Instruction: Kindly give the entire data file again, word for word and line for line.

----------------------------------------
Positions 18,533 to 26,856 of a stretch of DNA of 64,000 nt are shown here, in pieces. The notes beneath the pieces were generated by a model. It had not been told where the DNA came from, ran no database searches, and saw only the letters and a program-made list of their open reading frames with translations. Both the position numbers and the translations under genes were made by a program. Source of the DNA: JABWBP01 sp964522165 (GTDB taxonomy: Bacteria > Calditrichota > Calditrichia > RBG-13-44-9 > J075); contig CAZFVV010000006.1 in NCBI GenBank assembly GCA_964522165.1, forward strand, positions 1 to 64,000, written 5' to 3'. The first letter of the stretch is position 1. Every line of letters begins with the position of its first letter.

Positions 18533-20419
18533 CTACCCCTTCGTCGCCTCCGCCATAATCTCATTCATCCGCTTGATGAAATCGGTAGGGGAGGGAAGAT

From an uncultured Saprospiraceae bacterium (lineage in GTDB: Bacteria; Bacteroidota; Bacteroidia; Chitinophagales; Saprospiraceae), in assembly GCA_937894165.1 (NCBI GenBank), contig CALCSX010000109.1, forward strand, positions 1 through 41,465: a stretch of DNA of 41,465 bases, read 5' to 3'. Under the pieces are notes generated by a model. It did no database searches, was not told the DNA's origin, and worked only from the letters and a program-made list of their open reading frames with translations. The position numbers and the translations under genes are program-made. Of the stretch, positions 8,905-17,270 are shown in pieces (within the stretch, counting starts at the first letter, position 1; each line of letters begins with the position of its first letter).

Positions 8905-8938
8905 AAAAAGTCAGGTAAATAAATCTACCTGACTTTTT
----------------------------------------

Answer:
Positions 18,533 to 26,856 of a stretch of DNA of 64,000 nt are shown here, in pieces. The notes beneath the pieces were generated by a model. It had not been told where the DNA came from, ran no database searches, and saw only the letters and a program-made list of their open reading frames with translations. Both the position numbers and the translations under genes were made by a program. Source of the DNA: JABWBP01 sp964522165 (GTDB taxonomy: Bacteria > Calditrichota > Calditrichia > RBG-13-44-9 > J075); contig CAZFVV010000006.1 in NCBI GenBank assembly GCA_964522165.1, forward strand, positions 1 to 64,000, written 5' to 3'. The first letter of the stretch is position 1. Every line of letters begins with the position of its first letter.

Positions 18533-20419
18533 CTACCCCTTCGTCGCCTCCGCCATAATCTCATTCATCCGCTTGATGAAATCGGTAGGGGAGGGAAGAT

From an uncultured Saprospiraceae bacterium (lineage in GTDB: Bacteria; Bacteroidota; Bacteroidia; Chitinophagales; Saprospiraceae), in assembly GCA_937894165.1 (NCBI GenBank), contig CALCSX010000109.1, forward strand, positions 1 through 41,465: a stretch of DNA of 41,465 bases, read 5' to 3'. Under the pieces are notes generated by a model. It did no database searches, was not told the DNA's origin, and worked only from the letters and a program-made list of their open reading frames with translations. The position numbers and the translations under genes are program-made. Of the stretch, positions 8,905-17,270 are shown in pieces (within the stretch, counting starts at the first letter, position 1; each line of letters begins with the position of its first letter).

Positions 8905-8938
8905 AAAAAGTCAGGTAAATAAATCTACCTGACTTTTT